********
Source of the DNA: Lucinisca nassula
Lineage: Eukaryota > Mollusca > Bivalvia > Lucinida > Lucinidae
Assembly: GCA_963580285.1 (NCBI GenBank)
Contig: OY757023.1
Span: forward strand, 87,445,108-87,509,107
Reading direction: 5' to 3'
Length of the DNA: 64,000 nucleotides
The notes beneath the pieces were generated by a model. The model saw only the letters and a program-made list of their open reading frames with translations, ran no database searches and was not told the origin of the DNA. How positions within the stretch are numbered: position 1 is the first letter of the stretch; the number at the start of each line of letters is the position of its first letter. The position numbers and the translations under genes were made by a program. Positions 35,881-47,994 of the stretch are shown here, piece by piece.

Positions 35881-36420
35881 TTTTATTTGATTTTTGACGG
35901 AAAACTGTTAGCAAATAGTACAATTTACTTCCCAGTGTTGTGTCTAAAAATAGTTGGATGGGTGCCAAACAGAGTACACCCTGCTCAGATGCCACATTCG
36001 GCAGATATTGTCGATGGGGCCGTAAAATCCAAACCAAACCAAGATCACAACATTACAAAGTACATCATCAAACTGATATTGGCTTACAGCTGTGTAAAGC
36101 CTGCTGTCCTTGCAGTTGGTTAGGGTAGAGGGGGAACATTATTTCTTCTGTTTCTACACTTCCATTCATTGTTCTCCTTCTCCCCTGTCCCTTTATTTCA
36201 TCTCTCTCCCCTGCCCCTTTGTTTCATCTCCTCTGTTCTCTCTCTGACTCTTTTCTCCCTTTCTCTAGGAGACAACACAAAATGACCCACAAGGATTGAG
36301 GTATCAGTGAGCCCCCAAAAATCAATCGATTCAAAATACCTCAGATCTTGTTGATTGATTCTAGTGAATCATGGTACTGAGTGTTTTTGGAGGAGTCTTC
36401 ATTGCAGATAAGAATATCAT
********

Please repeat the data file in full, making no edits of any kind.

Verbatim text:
Source of the DNA: Lucinisca nassula
Lineage: Eukaryota > Mollusca > Bivalvia > Lucinida > Lucinidae
Assembly: GCA_963580285.1 (NCBI GenBank)
Contig: OY757023.1
Span: forward strand, 87,445,108-87,509,107
Reading direction: 5' to 3'
Length of the DNA: 64,000 nucleotides
The notes beneath the pieces were generated by a model. The model saw only the letters and a program-made list of their open reading frames with translations, ran no database searches and was not told the origin of the DNA. How positions within the stretch are numbered: position 1 is the first letter of the stretch; the number at the start of each line of letters is the position of its first letter. The position numbers and the translations under genes were made by a program. Positions 35,881-47,994 of the stretch are shown here, piece by piece.

Positions 35881-36420
35881 TTTTATTTGATTTTTGACGG
35901 AAAACTGTTAGCAAATAGTACAATTTACTTCCCAGTGTTGTGTCTAAAAATAGTTGGATGGGTGCCAAACAGAGTACACCCTGCTCAGATGCCACATTCG
36001 GCAGATATTGTCGATGGGGCCGTAAAATCCAAACCAAACCAAGATCACAACATTACAAAGTACATCATCAAACTGATATTGGCTTACAGCTGTGTAAAGC
36101 CTGCTGTCCTTGCAGTTGGTTAGGGTAGAGGGGGAACATTATTTCTTCTGTTTCTACACTTCCATTCATTGTTCTCCTTCTCCCCTGTCCCTTTATTTCA
36201 TCTCTCTCCCCTGCCCCTTTGTTTCATCTCCTCTGTTCTCTCTCTGACTCTTTTCTCCCTTTCTCTAGGAGACAACACAAAATGACCCACAAGGATTGAG
36301 GTATCAGTGAGCCCCCAAAAATCAATCGATTCAAAATACCTCAGATCTTGTTGATTGATTCTAGTGAATCATGGTACTGAGTGTTTTTGGAGGAGTCTTC
36401 ATTGCAGATAAGAATATCAT